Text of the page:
I don’t get it.
I see other freelancers (‘the competition’, if you will) being super-protective and not giving each other a hand up where it’s obvious they need to or simply could.
This contrasts massively with many of my entrepreneur friends and mastermind pals who recognise that sharing is caring. And caring is a damn powerful business tool, by the way.
Is this what sets apart freelancers from entrepreneurs? Is the entrepreneur mindset more collaborative, progressive, open?
I think so.
You don’t have to keep your cards close to your chest and make like you’re in competition. There’s plenty to go round. And if not, just make it so!
Being closed off to other freelancers means being closed off to opportunities as well as learning. You don’t have to close down and hide your stuff from the competition. Sharing is far more fun. And lucrative.
1 Connect and create
Especially in the writing, editing and publishing fields, more relationships and interactions equals more potential to create.
And we all love creating. Writers and editors creativity queens. So it all goes beautifully full circle. Writing , structural editing, copyediting and proofreading are sister skills. Create connections with your sisters!
Examples? Interviews, podcasts, panel talks, guest posting, writing articles for each others’ publications, skill swaps, collaborative products and services where you each deliver a part.
2 Share because it works
I’m discovering heaps of great free content that has been invaluable to shaping my business and stepping it up. I’m thinking the likes of Pam Slim, author of Escape From Cubicle Nation and Body of Work, who’s so damn generous and at the time of writing provides free monthly group coaching calls for those wanting to start a small business.
She’s not the only one who shares for free. Many of the best entrepreneurs out there are not worried about sharing their knowledge. They know the value of giving, as opposed to keeping it all to themselves. And so they position themselves as the experts in their own respective spaces. Clever.
3 Partner up because it’s easier
Other people are going to take your venture the next level. You’re not going to do it all alone.
Much as we like to think we have to carry the weight of the world on our shoulders, it just doesn’t have to be so damn difficult.
Here’s a thought. Business life could be easy. But life isn’t going to get easier until you get other people on board.
Since embracing coaching and outsourcing, my business has gone to a whole new level. Other people’s expertise has been invaluable to me and I was so ready to get some help. What’s more, it’s all online. From bookkeeping and tax returns to VAs, from transcription projects to cleaning, let others lighten the load.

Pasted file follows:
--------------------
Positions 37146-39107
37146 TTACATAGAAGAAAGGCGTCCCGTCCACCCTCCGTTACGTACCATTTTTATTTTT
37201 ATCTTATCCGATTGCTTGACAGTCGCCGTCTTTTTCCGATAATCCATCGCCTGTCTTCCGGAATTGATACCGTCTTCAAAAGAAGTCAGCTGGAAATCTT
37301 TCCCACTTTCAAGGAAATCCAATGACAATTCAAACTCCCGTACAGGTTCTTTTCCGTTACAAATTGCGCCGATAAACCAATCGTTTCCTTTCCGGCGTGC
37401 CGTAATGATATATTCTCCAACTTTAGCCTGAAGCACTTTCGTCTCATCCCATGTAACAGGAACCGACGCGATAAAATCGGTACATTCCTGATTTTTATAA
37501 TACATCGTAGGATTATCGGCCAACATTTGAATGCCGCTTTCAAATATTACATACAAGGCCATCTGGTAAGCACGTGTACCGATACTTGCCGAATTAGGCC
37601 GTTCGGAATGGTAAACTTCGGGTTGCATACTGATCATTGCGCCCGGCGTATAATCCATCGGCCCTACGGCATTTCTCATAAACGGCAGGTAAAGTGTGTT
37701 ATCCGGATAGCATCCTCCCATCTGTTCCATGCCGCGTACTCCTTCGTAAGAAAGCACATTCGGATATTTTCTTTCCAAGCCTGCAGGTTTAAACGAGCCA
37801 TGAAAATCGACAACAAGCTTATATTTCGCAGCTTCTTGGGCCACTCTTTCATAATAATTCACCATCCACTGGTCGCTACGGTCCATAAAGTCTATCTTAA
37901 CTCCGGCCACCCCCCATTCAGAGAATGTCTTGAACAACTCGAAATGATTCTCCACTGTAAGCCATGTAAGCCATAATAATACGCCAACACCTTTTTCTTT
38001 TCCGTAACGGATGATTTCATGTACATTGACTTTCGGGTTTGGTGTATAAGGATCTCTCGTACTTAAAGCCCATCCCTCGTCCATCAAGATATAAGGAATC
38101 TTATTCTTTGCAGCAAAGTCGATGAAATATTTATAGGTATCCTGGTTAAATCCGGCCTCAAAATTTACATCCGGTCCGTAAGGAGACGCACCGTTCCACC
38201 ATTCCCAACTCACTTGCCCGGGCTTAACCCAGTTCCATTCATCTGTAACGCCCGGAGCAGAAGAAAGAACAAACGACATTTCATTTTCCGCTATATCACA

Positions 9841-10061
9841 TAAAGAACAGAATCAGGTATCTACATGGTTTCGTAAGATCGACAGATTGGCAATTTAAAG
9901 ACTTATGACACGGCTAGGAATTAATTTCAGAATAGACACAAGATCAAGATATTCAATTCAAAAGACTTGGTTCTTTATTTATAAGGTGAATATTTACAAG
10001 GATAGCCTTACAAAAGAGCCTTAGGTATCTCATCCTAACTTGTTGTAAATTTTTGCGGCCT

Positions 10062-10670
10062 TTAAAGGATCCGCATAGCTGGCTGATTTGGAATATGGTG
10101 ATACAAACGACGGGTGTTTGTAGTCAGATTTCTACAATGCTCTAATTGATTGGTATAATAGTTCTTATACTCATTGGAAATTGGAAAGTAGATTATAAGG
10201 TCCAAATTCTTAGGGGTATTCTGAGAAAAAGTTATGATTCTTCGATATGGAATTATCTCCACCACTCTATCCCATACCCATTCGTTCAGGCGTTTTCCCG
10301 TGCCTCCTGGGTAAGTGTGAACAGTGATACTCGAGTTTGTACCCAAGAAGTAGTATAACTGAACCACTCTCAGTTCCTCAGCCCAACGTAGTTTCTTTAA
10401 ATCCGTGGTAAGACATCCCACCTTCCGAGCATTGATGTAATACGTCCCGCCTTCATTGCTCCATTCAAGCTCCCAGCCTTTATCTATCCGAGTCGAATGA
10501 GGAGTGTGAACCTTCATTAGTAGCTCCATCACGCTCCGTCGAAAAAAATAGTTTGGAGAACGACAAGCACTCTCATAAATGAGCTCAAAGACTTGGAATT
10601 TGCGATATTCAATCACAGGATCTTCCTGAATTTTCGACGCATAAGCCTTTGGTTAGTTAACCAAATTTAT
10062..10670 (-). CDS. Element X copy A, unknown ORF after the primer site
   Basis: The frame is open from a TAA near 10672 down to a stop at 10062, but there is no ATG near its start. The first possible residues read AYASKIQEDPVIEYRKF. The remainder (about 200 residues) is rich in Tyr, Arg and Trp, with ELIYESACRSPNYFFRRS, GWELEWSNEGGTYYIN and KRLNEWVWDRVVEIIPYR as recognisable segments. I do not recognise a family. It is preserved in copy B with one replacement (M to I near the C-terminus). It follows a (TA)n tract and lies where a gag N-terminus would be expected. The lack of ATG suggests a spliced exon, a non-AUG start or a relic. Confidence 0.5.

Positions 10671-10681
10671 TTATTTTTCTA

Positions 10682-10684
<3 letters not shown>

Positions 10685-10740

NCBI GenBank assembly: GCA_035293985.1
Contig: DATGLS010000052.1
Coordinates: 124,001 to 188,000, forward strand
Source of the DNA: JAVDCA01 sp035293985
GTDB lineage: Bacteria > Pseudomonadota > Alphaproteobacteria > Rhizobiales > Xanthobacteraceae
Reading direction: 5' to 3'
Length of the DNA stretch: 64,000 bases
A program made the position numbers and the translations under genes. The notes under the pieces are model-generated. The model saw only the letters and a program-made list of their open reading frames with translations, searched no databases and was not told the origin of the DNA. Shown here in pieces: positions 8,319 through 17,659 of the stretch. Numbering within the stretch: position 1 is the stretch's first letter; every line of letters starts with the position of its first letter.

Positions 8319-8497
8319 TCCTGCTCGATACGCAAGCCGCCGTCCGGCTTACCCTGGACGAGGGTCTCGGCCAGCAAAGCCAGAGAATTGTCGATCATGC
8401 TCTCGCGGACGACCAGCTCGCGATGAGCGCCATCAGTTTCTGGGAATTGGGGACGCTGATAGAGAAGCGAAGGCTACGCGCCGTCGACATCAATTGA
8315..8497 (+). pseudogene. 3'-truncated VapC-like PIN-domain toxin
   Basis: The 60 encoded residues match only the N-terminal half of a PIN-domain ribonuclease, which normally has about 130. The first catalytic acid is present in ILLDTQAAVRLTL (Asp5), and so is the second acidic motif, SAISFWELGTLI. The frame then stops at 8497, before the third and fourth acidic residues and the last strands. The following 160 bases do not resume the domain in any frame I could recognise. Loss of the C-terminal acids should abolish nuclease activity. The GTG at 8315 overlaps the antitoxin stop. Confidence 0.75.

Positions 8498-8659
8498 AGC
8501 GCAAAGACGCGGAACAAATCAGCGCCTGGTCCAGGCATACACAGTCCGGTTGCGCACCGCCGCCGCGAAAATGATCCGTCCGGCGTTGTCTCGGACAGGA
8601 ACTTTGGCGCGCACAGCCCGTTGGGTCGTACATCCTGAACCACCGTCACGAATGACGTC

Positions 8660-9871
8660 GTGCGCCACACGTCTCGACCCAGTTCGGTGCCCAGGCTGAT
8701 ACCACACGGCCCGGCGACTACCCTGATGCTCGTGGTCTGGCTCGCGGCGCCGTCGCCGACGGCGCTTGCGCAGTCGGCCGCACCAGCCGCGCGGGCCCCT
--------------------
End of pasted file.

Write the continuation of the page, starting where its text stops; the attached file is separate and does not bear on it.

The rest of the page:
4 Refer and refer alike
Make referrals. Give testimonials generously.
If you can’t take on a job, give your clients another way to solve their problem by referring a freelance friend. Dangerous? Not if you know they’re excellent, kind, trustworthy. Be discerning.
I agonised over this one, but here’s the thing. You could let down my client and refuse a job and that would be the end of it. The lasting impression would be that I didn’t take the job, end of story.
By referring other excellent providers, you position myself as a person who knows others in the industry. You give off an impression of being well-connected, making you the go-to person. In other words, you are creating value for your client.
The lasting impression in that scenario is one of a very beneficial and helpful relationship and you haven’t let them down.
In my experience, other freelancers have never ‘stolen’ my regular clients, even though they did a fine job. In fact, if they do an amazing job, it reflects well on you, while you already have the long, established relationship with the client.
You may want to try this if you’re getting work from a client that you’re trying to step away from. This way, you don’t leave the relationship on bad terms, but politely offload it. Sometimes you just have to admit it’s not a great fit.
So stop, collaborate and listen!
The competition doesn’t have to be the enemy. The ‘competition’ could help you grow and service your clients better. Flip that fear on its head and connect.
Got a success story where partnerships have helped your business soar? Share in the comments.